• It’s always touching when a guy posts because he wants to lose his virginity. But I feel sorry for this man because he is 27. Only thirteen more years and he can be the forty-year-old virgin. Call me skeptical, but I doubt that he is a virgin. I suspect this is the latest play by horny young men desperate for a little action, going for the sympathy and cougar angle. Good luck with that.

More next month, maybe, if the Google Analytics tells me it is worth my time.

 
The Thinker

Republicans can’t kill Obamacare

One of the ironies of the Affordable Care Act is that Republicans were the ones to derisively name it “Obamacare”. So when it works, as it is going to, President Obama is going to get all the credit. This will make the Republicans look particularly stupid, not that they need a whole lot of help looking stupid lately. It might kill them as a party.

Perhaps it is the fear that it actually will work which is having them go into overdrive with desperate, last minute attempts to make it fail by convincing people not to enroll. They are doing so by refusing to set up state health exchanges but more recently by placing burdensome state regulations on Obamacare “navigators” (people paid to promote the insurance with uninsured communities) that effectively keep them from “navigating”. These tactics likely won’t work and worse are unconstitutional because of the supremacy clause to the U.S. constitution, not to mention the right of free association. Their hope is that by throwing sand into its engines before the courts tell the states their laws are invalid that it will cause the program overall to fail.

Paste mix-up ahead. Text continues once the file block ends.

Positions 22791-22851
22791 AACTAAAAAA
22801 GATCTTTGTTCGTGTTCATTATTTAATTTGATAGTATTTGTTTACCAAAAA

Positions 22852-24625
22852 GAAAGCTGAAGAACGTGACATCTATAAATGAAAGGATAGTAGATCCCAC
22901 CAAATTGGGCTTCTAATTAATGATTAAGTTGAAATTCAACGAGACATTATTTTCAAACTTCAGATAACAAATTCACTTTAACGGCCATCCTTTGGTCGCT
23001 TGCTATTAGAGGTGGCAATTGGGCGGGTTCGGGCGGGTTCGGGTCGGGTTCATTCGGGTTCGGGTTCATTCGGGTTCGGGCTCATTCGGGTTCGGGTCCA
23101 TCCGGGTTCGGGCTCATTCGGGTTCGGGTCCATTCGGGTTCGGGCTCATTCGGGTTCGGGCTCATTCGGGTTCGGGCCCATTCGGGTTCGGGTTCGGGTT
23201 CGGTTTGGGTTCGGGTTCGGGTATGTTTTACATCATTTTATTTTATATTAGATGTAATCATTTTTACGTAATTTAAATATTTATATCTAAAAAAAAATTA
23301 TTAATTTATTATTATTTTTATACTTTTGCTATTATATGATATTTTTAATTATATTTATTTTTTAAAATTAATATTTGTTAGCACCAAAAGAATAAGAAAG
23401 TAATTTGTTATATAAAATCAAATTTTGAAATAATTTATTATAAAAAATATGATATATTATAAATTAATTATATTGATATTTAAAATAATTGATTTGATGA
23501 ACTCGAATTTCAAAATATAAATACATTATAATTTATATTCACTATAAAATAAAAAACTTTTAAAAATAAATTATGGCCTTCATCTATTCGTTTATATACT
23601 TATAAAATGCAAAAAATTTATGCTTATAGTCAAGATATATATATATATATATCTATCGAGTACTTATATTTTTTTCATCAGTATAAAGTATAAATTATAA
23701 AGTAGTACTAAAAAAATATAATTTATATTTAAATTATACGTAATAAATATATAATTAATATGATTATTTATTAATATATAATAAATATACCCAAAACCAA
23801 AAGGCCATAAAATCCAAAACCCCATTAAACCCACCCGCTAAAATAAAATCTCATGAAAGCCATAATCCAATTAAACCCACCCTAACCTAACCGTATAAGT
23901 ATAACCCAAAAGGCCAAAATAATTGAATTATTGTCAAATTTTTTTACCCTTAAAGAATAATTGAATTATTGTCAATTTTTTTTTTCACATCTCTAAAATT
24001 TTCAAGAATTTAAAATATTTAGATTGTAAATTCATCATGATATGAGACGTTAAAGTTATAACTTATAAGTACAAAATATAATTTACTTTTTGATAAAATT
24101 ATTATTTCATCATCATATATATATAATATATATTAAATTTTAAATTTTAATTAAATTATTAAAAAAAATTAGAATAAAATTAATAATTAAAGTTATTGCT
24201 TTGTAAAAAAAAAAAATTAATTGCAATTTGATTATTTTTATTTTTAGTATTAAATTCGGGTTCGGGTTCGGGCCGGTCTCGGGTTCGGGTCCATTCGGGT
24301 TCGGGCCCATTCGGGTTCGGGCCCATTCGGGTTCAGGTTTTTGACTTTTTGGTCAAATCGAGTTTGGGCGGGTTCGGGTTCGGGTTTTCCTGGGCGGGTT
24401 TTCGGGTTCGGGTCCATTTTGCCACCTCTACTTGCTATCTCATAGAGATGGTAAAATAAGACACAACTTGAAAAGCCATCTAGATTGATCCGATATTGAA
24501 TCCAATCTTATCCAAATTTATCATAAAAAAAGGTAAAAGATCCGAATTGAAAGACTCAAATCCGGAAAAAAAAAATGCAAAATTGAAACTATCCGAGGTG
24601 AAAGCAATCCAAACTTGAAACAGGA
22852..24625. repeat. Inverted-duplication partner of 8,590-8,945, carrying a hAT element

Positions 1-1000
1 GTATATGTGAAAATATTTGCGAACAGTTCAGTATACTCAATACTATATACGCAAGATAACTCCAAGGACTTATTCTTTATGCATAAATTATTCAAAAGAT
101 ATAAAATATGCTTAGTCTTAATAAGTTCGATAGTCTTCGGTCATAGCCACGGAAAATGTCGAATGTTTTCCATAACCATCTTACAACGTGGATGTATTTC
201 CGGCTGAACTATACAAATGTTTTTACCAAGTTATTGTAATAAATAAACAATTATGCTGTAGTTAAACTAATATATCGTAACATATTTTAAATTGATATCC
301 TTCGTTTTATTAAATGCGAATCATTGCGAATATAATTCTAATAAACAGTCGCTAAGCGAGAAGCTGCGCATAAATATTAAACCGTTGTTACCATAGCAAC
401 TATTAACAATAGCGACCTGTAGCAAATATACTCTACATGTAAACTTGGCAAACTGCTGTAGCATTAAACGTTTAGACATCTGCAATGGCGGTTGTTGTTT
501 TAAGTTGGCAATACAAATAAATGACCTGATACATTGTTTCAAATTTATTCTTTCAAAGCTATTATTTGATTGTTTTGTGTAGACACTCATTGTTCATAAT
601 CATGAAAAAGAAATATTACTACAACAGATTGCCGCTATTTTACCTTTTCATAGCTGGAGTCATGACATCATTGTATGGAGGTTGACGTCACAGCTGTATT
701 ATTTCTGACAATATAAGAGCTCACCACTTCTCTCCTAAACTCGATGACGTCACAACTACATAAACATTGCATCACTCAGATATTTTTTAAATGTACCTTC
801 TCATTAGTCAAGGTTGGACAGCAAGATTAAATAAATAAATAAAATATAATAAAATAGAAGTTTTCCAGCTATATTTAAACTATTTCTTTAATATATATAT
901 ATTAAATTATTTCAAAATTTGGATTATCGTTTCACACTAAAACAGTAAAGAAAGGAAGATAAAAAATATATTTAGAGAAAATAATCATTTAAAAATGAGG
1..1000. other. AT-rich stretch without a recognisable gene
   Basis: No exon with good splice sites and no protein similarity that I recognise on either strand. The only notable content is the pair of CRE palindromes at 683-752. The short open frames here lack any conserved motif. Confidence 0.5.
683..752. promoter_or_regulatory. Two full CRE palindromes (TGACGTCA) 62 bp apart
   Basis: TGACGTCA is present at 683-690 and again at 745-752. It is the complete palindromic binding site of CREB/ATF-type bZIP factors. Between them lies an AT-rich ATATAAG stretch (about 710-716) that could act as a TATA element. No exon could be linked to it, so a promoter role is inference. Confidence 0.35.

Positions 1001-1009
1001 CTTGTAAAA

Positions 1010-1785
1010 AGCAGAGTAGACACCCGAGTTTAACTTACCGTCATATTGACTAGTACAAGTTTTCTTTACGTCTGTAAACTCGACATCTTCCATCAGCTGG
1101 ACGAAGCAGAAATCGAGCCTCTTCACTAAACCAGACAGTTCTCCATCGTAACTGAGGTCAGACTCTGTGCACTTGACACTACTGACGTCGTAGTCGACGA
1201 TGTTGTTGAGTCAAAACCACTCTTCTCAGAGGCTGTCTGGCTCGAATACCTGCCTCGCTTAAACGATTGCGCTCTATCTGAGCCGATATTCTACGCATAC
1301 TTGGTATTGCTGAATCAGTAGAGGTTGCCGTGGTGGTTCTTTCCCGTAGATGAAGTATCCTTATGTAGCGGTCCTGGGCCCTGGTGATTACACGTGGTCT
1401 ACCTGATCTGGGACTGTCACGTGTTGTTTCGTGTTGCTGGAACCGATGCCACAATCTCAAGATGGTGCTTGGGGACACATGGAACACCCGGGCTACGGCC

Good luck with that Republicans, because it won’t work. Granted, there may be some fits and starts to get the Affordable Care Act fully in gear. Whether or not navigators promote the law or not, it’s a straightforward matter for anyone who wants to get health insurance to acquire it: just get on line and sign up! On the national or state health exchange they can sign up for health insurance regardless of preconditions. If they don’t make a lot of money the government will subsidize some portion of their premiums.

The only ones to truly get screwed by Obamacare will be the working poor in red states, at least those red states like Texas which won’t accept Medicaid subsidies to expand the insurance pool. This is only possible, of course, due to the Supreme Court’s decision earlier this year that gave states the right to opt out of this part of the law. Now that decision definitely threw some sand into the Obamacare engine, but it was not fatal. It just meant that the poor, as usual, would continue to get screwed over in many red states. That will change with time.

So many ironies! It turns out that red states are essentially screwing themselves. By turning away free money to pay the medical expenses of their poorest citizens, these people will simply clog emergency rooms for costly “free” health care. This unofficial tax will be added to the price of health care services for the insured of these states, making their premiums proportionately higher than in states where Obamacare goes into full effect. This, in effect, makes blue states more desirable places to live because there is less health care cost shifting going on: health care expenses become more predictable. “Live free or die,” is the state motto of New Hampshire and by inference much of red America. But of course “freedom is not free”, as states like Texas will discover to their sorrow. The only interesting part of this exercise is how long they will hold out before they realize the futility of their own pigheaded stubbornness. There will be a whole lot of money that could have been used to build bridges and fund schools that will be needlessly squirreled away into higher health care costs instead.